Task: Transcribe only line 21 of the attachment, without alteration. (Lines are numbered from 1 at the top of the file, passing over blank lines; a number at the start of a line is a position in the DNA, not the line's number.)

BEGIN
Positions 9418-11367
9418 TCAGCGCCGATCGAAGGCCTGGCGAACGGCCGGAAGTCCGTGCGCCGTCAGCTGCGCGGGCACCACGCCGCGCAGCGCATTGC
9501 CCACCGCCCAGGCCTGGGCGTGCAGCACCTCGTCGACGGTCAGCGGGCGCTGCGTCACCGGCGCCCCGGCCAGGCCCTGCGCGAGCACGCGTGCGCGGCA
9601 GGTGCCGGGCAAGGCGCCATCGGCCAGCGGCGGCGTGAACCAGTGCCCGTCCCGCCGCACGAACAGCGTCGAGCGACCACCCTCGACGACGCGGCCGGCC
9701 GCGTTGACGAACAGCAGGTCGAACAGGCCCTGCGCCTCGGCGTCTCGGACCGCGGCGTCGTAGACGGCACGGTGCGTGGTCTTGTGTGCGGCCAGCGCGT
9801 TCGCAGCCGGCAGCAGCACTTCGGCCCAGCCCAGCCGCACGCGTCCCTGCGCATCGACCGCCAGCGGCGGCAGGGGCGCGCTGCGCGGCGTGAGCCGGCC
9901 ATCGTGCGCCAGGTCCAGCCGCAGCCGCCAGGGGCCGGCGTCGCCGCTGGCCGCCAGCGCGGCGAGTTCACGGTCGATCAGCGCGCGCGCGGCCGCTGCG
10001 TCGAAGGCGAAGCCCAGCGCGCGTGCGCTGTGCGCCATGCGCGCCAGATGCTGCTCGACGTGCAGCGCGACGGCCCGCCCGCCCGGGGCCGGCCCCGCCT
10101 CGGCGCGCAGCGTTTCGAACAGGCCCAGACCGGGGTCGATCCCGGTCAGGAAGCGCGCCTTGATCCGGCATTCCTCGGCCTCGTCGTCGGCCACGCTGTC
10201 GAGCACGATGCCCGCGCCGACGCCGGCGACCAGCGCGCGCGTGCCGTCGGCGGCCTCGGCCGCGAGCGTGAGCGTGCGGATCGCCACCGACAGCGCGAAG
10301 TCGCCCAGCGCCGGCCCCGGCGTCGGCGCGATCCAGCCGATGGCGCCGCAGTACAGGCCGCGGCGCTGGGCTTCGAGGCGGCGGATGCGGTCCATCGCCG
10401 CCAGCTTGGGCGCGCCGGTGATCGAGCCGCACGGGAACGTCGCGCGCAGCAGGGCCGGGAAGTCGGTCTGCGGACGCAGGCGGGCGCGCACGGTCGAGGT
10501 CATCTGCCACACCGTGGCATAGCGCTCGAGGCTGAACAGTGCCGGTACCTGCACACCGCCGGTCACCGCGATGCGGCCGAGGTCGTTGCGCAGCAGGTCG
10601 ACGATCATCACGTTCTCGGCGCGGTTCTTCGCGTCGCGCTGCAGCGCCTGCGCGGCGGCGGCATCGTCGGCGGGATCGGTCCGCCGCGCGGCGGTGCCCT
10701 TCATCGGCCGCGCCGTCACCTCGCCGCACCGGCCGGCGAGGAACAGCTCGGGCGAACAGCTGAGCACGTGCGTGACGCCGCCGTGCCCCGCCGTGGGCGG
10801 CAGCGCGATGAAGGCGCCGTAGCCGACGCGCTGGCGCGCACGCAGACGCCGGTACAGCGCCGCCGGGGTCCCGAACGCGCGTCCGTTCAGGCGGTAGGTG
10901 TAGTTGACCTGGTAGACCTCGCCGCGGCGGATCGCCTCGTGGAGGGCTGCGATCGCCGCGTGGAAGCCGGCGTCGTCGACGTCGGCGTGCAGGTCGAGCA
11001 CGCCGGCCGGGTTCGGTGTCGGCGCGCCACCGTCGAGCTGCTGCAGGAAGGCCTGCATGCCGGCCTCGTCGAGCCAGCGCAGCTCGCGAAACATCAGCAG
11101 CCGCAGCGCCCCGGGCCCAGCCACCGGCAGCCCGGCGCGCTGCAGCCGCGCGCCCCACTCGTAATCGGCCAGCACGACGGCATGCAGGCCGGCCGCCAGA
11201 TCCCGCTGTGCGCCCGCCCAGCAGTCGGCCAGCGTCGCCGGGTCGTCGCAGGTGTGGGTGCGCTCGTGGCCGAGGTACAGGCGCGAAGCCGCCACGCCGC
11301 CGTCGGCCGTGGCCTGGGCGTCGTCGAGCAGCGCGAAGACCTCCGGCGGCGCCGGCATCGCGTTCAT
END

11301 CGTCGGCCGTGGCCTGGGCGTCGTCGAGCAGCGCGAAGACCTCCGGCGGCGCCGGCATCGCGTTCAT